Thanks, Chief: West Carter Fire Department honors Jones with flagpole, plaque

Published 8:56 pm Thursday, May 4, 2017

It didn’t matter who you were; once the suit came on, Conley Jones considered you family.
Citizens and West Carter County Volunteer Fire Department (WCCVFD) members spent Thursday morning honoring the life of former Fire Chief Conley Jones with the dedication of a flagpole and memorial plaque in conjunction with International Firefighters Day.
Nearly half a century of blood, sweat and tears continual forged a family bond inside the headquarters of the WCCVFD according to President Bill Gwaltney, and it was ever-apparent during the life of Jones.
“To us, this is a bittersweet moment,” Gwaltney told attendees. “Today is International Firefighters’ Day and, also, the second anniversary of Conley’s passing. We are saddened by the loss, not only of a very capable fire chief but even more of a beloved husband, father, grandpa, brother, and friend. At the same time, we take great joy in what our fire company has become because of Con’s leadership. He would not want us to overly sad today.”
Jones served as the Fire Chief of WCCVFD for 44 years and was well-known throughout the community and in the fire service region. Jones, who passed in 2015, was followed up by his son, David, who is the fourth Fire Chief and still serving to this day.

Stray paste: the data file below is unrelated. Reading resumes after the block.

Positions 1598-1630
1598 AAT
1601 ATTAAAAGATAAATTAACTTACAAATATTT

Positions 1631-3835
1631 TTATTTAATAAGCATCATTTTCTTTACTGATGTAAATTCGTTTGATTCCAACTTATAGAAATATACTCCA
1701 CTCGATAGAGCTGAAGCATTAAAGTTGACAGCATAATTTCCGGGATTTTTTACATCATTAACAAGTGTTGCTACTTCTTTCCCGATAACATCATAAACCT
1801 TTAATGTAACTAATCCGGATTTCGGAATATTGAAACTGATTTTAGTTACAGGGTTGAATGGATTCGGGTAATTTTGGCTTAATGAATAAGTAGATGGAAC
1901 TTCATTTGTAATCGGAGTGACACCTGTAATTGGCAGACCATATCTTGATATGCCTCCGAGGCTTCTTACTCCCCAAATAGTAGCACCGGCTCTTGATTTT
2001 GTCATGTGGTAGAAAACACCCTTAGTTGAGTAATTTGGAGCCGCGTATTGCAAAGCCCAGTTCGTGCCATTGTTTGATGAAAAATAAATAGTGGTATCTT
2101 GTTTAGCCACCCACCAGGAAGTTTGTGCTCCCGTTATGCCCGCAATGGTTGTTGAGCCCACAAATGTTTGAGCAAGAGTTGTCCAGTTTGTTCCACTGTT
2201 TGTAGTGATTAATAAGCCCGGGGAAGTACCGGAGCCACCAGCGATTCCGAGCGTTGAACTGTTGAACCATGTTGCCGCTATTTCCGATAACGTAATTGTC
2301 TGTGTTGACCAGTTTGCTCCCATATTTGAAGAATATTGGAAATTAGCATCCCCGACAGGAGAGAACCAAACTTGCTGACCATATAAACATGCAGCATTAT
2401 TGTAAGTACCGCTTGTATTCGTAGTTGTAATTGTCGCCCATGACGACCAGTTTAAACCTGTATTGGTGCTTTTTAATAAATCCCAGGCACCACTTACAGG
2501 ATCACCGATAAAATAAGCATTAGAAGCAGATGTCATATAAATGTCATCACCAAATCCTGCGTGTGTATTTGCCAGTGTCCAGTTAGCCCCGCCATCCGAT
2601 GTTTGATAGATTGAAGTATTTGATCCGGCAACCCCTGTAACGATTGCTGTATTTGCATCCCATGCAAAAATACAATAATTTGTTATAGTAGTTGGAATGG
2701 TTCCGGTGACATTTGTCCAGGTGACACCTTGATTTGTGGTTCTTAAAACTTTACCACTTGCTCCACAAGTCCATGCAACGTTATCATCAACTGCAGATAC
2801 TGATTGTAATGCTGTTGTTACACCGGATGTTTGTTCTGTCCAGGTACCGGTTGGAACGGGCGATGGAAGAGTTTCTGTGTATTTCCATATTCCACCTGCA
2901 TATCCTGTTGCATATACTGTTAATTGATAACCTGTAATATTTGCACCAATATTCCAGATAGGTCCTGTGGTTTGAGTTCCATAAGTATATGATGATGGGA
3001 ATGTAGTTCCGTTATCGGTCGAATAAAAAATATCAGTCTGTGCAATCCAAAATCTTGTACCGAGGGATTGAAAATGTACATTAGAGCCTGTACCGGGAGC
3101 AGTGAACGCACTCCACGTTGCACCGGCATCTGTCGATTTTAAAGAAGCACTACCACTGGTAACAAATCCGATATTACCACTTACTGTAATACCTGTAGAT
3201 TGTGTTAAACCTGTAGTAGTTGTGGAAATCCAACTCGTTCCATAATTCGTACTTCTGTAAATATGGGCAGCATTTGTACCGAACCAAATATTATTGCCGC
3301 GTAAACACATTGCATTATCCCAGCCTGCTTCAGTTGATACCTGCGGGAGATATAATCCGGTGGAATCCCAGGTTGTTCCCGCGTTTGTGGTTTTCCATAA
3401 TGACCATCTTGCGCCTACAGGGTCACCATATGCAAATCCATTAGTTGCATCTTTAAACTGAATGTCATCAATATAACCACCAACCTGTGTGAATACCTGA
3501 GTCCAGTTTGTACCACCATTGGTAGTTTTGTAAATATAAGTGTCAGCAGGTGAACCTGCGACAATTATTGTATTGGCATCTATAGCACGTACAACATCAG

While looking over hundreds of volunteer firefighters during his time at the facility, Jones also served as the past President of the Carter County Fire Association.
Gwaltney provided the Elizabethton Star with a brief bit of history about WCCVFD, which received its official charter from the state on October 2, 1970.
“The possibility of creating a volunteer fire department for our area came under study by the Milligan Optimist Club in the late 1960s,” he said. “We sampled public opinion and found support. In a mass meeting, those present decided to apply for a charter.
Before Conley, Dick Stoughton and Frank Biddix also served as fire chiefs, Gwaltney explained. The family atmosphere did not stop with just WCCVFD chiefs as Gwaltney also recalled former Johnson City Fire Department Chief Clarence Eades as the WCCVFD “Honorary Fire Chief.”
But while recalling the stories of the department’s history, everything leads back to Conley. Along with his memorial outside, the department has a memorial inside the main lobby with his firefighting attire proudly on display.
“On our wall, there are names and pictures reminding us of times when we were struggling to move ahead,” Gwaltney said. “Chief Conley Jones would figure into most of these stories. He was always there, and we knew things would be better with him leading.”
David and Carol Jones were able to hear particular words from their daughter, Ashley, who recalled Conley’s time on earth with an ear-to-ear grin and certain respect.
Continually holding on to that respect and being part of the WCCVFD is what makes it all worthwhile, according to Gwaltney, as individuals following the meeting reflected on the life of the loved one by sharing stories and taking photos with the new memorial pieces
“I continue to work with the department simply for the love of the company,” he said. “We’ve been able to grow so much. We want to recognize our former volunteers. This building was built with a lot of volunteer labor.”

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